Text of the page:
When You Act and Don’t Learn: ICE’s Dangerous Restrictions for International Students
Yesterday, on July 6th 2020, Immigration and Customs Enforcement (ICE) announced that any students on student visas within the United States who aren’t taking in-person classes come fall 2020 would have to leave the country.
More specifically, the new guidelines state: “The U.S. Department of State will not issue visas to students enrolled in schools and/or programs that are fully online for the fall semester nor will U.S. Customs and Border Protection permit these students to enter the United States…. Active students currently in the United States enrolled in such programs must depart the country or take other measures, such as transferring to a school with in-person instruction to remain in lawful status. If not, they may face immigration consequences including, but not limited to, the initiation of removal proceedings.”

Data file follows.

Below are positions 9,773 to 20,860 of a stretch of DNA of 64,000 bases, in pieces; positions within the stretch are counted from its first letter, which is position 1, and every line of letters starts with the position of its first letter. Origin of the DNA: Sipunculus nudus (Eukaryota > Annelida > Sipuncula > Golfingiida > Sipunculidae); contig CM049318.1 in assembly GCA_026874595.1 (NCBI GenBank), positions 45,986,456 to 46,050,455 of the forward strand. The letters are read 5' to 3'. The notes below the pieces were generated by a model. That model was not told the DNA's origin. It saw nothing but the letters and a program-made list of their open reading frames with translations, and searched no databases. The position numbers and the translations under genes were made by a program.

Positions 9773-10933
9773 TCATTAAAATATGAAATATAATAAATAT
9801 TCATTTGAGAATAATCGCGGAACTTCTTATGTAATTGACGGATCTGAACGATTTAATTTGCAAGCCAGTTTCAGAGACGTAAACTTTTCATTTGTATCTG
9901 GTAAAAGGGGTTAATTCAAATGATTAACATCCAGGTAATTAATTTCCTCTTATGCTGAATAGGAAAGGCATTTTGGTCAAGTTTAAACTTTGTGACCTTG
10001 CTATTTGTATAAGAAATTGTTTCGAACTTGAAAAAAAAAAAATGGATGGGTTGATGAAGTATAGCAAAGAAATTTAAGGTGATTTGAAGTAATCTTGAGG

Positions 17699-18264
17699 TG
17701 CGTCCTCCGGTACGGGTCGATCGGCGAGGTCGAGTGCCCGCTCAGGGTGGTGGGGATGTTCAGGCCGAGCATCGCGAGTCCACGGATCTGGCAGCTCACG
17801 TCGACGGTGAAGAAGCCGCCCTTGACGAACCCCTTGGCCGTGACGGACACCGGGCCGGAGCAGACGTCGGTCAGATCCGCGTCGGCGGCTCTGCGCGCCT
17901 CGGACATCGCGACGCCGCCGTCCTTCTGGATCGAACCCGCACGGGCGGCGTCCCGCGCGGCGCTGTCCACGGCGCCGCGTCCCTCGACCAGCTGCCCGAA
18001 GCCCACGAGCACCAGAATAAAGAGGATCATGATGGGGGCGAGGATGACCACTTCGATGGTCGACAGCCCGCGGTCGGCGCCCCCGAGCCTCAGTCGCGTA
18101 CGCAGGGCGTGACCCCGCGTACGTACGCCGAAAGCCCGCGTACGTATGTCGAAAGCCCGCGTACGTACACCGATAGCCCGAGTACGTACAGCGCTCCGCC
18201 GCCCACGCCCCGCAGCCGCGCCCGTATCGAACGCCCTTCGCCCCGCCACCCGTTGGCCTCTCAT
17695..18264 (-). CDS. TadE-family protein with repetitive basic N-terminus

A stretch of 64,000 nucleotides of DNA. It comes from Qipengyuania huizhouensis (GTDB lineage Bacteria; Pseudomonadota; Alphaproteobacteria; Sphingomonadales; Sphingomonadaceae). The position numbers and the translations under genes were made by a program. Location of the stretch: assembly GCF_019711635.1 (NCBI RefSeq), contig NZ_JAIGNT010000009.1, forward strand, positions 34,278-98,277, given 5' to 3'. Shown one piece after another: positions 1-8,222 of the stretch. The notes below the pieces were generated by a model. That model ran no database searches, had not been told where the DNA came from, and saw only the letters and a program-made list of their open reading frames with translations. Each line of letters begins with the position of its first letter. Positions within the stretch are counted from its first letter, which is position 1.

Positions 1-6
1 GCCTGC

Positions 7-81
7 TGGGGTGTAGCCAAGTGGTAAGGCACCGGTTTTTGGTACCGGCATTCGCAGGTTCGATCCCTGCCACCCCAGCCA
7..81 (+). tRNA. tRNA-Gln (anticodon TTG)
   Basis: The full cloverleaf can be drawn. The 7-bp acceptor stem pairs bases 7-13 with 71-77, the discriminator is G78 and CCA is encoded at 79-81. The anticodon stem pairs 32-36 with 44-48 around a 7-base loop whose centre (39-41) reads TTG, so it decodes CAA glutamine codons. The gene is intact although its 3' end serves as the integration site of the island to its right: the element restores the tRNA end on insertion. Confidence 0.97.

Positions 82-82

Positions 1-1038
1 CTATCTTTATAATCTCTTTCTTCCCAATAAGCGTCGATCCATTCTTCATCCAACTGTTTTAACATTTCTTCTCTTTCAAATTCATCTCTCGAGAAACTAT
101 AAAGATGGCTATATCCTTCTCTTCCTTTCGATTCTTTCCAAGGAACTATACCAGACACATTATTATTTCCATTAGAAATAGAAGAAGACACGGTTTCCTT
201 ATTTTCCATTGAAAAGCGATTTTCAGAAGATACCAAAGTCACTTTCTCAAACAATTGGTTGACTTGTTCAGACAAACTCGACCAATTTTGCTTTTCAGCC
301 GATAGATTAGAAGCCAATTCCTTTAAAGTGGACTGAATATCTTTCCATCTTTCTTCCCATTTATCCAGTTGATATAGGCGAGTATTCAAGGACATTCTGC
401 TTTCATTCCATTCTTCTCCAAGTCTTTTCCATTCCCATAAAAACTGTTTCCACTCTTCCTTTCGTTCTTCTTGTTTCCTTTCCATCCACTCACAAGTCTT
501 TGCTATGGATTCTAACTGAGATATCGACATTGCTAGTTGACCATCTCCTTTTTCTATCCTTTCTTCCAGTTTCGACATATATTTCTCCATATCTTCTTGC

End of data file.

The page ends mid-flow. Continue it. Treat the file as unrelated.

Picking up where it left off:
Let’s breakdown the ramifications the above will have on the reopening of colleges and universities. Right now, schools are grappling with the idea of reopening physical locations in the fall, especially as coronavirus spikes across the United States.
A bulk of schools have publicly rolled out plans for combinations of remote and in person learning come fall, with Rice University, Boston University, and University of Michigan among them. But it’s possible that the recent spikes will cause them to roll them back in.